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A Gustavian travel secretaire by Georg Haupt (master in Stockholm 1770-1784), signed.

800 000 - 1 200 000 SEK
73 200 - 110 000 EUR
77 400 - 116 000 USD
Hammer price
290 000 SEK
Purchasing info
For condition report contact specialist
Carl Barkman
Carl Barkman
Head Specialist Fine Art and Antiques
+46 (0)708 92 19 71
A Gustavian travel secretaire by Georg Haupt (master in Stockholm 1770-1784), signed.

Freestanding on foldable legs. Partly of solid mahogony and veneered with mahogony, birch, rosewood, light and blackened woods. Mounts of gilded brass. With six smal drawers and compartmets behind a door. The folding flap with a flexible reading surface. Signed in the veneer on the small door: "G Haupt fecit à Stockhol".
Height 47 (with legs 104), length 103.5, width 47 cm.


Private collection in the U.K


John Böttiger: "Georg Haupt", 1901, page 123
Marshall Lagerquist: "Georg Haupt, Ebeniste du Roi", Nordiska museets handlingar nr 92, 1979, pages 28-30 & compare nr 13 och 21
Per Falck & Per Westerberg:"Georg Haupt, snickaren som blev legend" in Svenska Turistföreningens årsbok 1987, illustrated page 111.
Lucy Wood: "Georg Haupt and his compatriots in London" i The Journal of The Furniture History Society, 2014, pages 238-275.

More information

Bukowskis has been entrusted to sell a hitherto unknown piece of furniture by Georg Haupt at this autumn’s auction. Being able to present a newly discovered, signed piece of furniture by Sweden’s foremost ébéniste is extremely rare. As it is also a previously unknown model, so it can be considered unique. The fact that the furniture was located in England may explain why it has not been noticed before, despite recent research.
The piece of furniture in question is a travel secretaire with folding legs, a design known from two earlier secretaries by Haupt. These two have the shape of a cylinder secretaire, while the auction secretaire is based on the shape of a writing box, a design not previously known at Haupt. John Böttiger quotes in his book about Haupt an account from 1775 where Haupt repaired a “travel table” also called “Rese skrifschatoll. What this piece of furniture looked like has not been known, but the auction’s travel secretaire indicates what the model may have looked like.
The secretaire is deceptively simple on the outside and richly decorated on the inside, like a cabinet. This contrasts with what one generally finds on Haupt´s secretaries, where the rich inlay on the outside contrasts with the usually simple drawer interiors, sometimes completely undecorated. The use of partly in solid mahogany with line incrustations, shows influences from Haupt’s years in England. In the profiling of the base, the fitting of the folding legs and the rich inlaid decoration of the interior, Haupt shows his unparalleled craftsmanship throughout. One recognizes his elegant laurel swag with a medallion and the use of shading to create a three-dimensional effect. In addition, the furniture is equipped with refinements such as hidden drawers and a reading desk, the folding mechanism of which is concealed behind “false screws”.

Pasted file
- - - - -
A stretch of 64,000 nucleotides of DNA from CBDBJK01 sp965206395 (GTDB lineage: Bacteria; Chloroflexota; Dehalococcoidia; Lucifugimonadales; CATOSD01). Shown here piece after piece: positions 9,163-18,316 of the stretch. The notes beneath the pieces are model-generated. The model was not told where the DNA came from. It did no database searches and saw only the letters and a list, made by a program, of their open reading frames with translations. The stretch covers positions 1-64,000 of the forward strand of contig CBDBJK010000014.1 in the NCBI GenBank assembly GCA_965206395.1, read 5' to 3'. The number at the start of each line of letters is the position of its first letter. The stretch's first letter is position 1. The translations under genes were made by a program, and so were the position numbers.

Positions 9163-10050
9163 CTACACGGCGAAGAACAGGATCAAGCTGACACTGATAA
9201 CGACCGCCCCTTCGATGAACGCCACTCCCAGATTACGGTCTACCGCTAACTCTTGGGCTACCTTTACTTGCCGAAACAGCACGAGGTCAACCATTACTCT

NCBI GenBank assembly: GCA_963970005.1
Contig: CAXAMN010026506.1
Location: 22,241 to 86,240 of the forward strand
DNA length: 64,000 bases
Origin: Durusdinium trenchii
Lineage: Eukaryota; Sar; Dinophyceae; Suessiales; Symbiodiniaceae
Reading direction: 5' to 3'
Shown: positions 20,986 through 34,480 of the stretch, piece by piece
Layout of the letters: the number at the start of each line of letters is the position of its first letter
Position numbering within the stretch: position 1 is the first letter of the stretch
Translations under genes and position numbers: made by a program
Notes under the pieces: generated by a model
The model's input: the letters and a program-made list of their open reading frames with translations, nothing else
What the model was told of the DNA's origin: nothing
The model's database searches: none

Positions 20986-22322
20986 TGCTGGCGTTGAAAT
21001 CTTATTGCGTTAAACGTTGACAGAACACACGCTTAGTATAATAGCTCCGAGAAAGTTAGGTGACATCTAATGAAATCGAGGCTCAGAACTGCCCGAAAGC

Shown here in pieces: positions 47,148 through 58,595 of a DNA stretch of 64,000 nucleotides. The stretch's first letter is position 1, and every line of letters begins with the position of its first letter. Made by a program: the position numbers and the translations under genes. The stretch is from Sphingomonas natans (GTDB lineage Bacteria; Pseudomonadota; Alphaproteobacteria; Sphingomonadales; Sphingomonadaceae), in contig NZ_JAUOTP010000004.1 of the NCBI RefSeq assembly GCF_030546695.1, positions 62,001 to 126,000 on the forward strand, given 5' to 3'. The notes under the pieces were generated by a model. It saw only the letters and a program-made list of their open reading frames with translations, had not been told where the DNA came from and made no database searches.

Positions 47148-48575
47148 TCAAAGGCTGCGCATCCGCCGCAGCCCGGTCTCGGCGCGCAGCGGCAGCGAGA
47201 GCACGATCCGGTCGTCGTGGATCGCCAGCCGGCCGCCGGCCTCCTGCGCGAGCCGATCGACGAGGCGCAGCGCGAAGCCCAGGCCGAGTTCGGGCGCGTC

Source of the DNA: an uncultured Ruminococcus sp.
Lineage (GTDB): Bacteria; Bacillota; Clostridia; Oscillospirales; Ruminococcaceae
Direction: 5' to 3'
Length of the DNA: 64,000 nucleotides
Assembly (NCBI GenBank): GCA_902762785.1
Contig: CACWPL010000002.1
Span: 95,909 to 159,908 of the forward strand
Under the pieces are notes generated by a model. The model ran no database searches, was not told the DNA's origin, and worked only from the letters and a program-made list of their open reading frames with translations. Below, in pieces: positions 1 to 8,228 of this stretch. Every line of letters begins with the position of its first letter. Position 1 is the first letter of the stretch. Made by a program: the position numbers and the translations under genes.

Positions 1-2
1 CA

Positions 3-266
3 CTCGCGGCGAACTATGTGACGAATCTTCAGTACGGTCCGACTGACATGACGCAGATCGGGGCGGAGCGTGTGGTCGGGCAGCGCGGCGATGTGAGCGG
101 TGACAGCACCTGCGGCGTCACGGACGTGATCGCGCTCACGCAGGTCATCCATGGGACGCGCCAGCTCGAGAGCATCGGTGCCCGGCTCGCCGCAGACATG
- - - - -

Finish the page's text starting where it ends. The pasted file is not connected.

An interesting and unique detail is the design of the drawers' refined decor of different fields with shading. Alongside a shadow effect created by a stripe of blackened wood, as Haupt usually does, he has created fields with a depth effect only through inlaid light and dark veins. This is a design previously only seen on the drawers in the interior of Georg Haupt's famous mineral cabinet from 1773, gifted by King Gustav III to the Duke of Condé. Both furniture's drawers have flamed bottom veneer, which underlines the similarities.
What stands out in the decor is the medallion's inserted male portrait, an oil painting on canvas. There are no clues about who the portrait represents. Is it the customer, or perhaps the furniture was a gift, and it represents the recipient? Trying to date the secretaire can be a step along the way. With some exceptions, all the furniture where Haupt has visibly signed in the marquetry is early in his production, the first part of the 1770s; in addition to the Condé cabinet, for example, the page bed at Drottningholm, the commode from Svindersvik at the Nordic Museum and the recently identified secretaire at Gripsholm. The English features also speak for an early date. The English court architect William Chambers, born in Gothenburg, whom Haupt got to know in London and made a table for, had close contacts with Sweden through his family and assignments. One possibility is that the travel secretaire was made for someone in England. How it relates to the provenance, future research can hopefully provide an answer. For the time being, we must content ourselves with the fact that we can now add a valuable addition to Georg Haupt's well-known oeuvre.